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Visa Stock Is Rising After a Strong Earnings Report. It Could Break Away from Mastercard.

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Stock in Visa was up nearly 9% on Friday morning.
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Visa stock achieved its biggest bounce in nearly two years as investors responded to surprisingly strong financial results by the card network. The price surge, if it holds, could be a sign that the stock may push past Mastercard , Visa’s chief rival. 

Visa (ticker: V) reported sales of $7.1 billion in its 2022 fiscal first quarter, topping estimates by 3.9%, according to FactSet. Earnings per share of $1.81 beat the consensus estimate of $1.70 by 6.3%.

The results impressed analysts and appear to be fueling gains in Visa stock. Shares were up 8.7% on Friday morning to $ 224. The last time Visa stock topped that performance was April 6, 2020.

Mastercard (MA) didn’t react nearly as well after it reported earnings on Thursday morning. The shares closed just 1.7% higher, though its stock also got a bounce on Friday, gaining 4.6% to $366.

Why the divergence? Both companies reported strong gains in key areas like e-commerce and cross-border transactions, including travel-related revenues. And both companies issued mixed guidance for the first three months of 2022, expecting revenues at the upper end of forecasts but also higher operating expenses.

Visa stock may be bouncing in more of a relief rally than Mastercard’s did. The company alleviated several of investors’ concerns, says Mizuho Securities analyst Dan Dolev.

“There was a bigger fear factor on Visa heading into earnings,” Dolev said in an interview. “The fact that they had a good quarter was a sigh of relief that disruption isn’t hitting them quite yet.”

Dolev noted that Visa stock has been under pressure due to several issues, including a spat with Amazon.com (AMZN) over use of its cards in the United Kingdom that recently was resolved in Visa’s favor. Visa is also being probed by the Justice Department over its debit practices. And the company faces pressure from upstart fintechs like Plaid and new digital wallets that threaten to cut the card network out of payment transactions.

Visa’s stock also has a lower valuation that Mastercard’s. Visa trades at 29 times estimated 2022 earnings against a multiple of 34.5 times for Mastercard. Visa could now be making up some of the difference. “What you’re seeing is a correction as the spread in valuation narrows,” said Dolev. He still favors Mastercard, maintaining a Neutral rating on Visa and a Buy on Mastercard.

Other analysts generally praised Visa’s results, sticking with Buy ratings, or the equivalent, on the stock.

JP Morgan analyst Tien-tsin Huang, for instance, maintained an Overweight rating and raised his fiscal 2022 and 2023 revenue and earnings estimates. He noted that Visa sounded more confident about a recovery in revenue from cross-border transactions, expecting a rebound to 90% of 2019 levels by September, well ahead of prior forecasts for the summer of 2023.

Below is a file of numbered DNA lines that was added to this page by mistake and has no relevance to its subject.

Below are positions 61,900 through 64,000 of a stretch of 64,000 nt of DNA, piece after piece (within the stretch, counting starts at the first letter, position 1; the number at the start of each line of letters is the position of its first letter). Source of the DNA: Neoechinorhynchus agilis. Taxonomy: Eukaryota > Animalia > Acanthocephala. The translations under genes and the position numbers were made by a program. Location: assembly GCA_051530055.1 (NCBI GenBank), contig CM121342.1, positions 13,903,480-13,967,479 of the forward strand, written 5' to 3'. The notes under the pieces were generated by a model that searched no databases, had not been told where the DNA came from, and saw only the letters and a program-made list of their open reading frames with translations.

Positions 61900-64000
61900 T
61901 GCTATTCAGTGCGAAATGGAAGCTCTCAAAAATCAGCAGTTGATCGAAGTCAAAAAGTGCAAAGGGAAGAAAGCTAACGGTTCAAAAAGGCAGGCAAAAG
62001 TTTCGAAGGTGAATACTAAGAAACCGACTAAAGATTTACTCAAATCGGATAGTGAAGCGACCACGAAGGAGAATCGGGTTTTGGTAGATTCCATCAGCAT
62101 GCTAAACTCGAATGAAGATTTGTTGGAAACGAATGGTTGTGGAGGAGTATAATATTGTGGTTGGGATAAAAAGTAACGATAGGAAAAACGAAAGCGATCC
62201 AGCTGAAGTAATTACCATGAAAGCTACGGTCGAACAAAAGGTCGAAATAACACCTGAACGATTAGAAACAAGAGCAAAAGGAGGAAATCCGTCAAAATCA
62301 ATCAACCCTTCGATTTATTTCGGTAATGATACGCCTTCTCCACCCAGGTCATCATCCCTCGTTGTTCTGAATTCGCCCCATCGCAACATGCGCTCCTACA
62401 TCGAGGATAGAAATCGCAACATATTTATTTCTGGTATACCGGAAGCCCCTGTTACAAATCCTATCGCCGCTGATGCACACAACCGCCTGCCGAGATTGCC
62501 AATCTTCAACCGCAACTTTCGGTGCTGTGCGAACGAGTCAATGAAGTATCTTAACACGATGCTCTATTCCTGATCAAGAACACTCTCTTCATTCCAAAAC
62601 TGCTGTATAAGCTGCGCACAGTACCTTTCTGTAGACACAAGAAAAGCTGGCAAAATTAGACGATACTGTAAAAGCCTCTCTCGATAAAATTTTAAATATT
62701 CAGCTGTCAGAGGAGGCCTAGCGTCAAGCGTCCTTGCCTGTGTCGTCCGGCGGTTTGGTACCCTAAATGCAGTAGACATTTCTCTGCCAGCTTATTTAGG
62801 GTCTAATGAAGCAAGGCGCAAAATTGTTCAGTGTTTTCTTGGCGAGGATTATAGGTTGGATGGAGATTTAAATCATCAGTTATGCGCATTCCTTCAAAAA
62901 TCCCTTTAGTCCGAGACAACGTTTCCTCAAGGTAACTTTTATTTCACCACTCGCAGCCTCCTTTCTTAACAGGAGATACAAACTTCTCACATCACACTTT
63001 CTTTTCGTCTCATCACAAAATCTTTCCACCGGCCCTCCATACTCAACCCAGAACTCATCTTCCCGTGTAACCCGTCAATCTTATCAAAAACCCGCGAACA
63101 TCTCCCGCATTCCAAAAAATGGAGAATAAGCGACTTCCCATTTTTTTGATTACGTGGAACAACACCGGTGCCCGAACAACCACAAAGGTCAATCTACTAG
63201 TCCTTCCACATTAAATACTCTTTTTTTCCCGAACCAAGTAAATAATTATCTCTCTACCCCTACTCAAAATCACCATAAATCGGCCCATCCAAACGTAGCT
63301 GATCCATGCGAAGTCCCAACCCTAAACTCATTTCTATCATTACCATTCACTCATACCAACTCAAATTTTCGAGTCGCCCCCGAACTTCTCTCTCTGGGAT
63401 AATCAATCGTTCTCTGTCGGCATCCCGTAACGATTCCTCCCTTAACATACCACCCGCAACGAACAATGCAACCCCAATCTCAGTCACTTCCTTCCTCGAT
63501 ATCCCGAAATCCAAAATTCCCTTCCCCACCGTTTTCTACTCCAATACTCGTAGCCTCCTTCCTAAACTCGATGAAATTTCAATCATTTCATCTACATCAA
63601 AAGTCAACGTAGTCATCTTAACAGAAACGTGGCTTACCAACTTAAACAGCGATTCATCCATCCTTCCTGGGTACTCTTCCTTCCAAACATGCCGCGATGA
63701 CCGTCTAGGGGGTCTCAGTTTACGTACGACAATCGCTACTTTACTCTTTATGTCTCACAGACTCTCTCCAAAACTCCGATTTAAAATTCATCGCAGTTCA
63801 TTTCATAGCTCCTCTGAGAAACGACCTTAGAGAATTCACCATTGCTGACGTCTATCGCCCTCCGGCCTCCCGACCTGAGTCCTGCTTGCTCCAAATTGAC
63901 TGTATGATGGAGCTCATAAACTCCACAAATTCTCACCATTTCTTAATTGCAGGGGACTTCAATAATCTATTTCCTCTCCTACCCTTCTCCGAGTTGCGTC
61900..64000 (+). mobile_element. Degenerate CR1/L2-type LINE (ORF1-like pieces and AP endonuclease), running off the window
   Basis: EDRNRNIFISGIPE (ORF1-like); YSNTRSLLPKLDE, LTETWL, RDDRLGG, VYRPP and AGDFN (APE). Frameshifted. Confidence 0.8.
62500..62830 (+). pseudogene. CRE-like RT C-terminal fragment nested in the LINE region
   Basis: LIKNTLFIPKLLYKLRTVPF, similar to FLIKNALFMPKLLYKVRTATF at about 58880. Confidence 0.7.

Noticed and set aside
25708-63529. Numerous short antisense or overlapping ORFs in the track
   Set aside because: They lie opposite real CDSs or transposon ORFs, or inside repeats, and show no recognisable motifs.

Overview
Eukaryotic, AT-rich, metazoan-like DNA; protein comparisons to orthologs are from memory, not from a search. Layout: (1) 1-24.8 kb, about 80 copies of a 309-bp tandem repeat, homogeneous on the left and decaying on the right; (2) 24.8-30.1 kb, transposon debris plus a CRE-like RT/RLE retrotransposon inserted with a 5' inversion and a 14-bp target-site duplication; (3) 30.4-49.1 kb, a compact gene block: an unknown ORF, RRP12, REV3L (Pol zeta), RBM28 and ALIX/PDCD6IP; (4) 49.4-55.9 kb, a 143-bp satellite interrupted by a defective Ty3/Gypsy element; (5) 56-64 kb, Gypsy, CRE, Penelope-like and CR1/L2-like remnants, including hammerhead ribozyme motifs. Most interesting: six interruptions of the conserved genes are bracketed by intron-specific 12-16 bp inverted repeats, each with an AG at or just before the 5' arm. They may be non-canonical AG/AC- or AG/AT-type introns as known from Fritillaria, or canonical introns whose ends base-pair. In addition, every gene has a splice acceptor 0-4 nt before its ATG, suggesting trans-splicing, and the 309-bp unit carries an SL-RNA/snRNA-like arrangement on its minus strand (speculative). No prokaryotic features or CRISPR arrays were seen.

While Visa expected some increases in operating costs, he said in a note, “revenue should be the focus,” and Visa’s relatively conservative guidance sets it up for positive revisions. He kept his stock-price target at $277.

MoffettNathanson analyst Lisa Ellis also raised her fiscal 2022 and 2023 earnings estimates, reiterated a Buy rating, and kept her target for the shares at $300.

“Visa has attracted downgrades, doubters, skeptics, and haters as the company’s lackluster performance has stirred up concerns about competition and disruption,” she wrote in a note. “We believe these concerns are overdone.” The cross-border recovery should continue to improve, she notes. And as the overall business recovers, “investor nervousness about disruption risks will subside, supporting the stock’s valuation.”

Susquehanna Financial analyst James Friedman was also in the bull camp. “Visa’s Q1 results make a persuasive argument for a bright future,” he wrote in a note, maintaining a Positive rating and $290 price target.

Darrin Peller of Wolfe Research sounded upbeat, too. “We see the strong print and January trends as supporting shares in the following months on higher estimate revisions,” he wrote. Visa could beat consensus forecasts as consumer spending recovers faster than anticipated, he noted, and as Omicron coronavirus cases start to slow down.

Visa is a top Barron’s stock pick for 2022. It’s now up about 3% on the year, compared with a loss of 8% for the S&P 500. Mastercard isn’t far behind with a 2.8% gain on the year. While it’s still early to call a winner, Visa may be starting to pull ahead.

Write to Daren Fonda at daren.fonda@barrons.com

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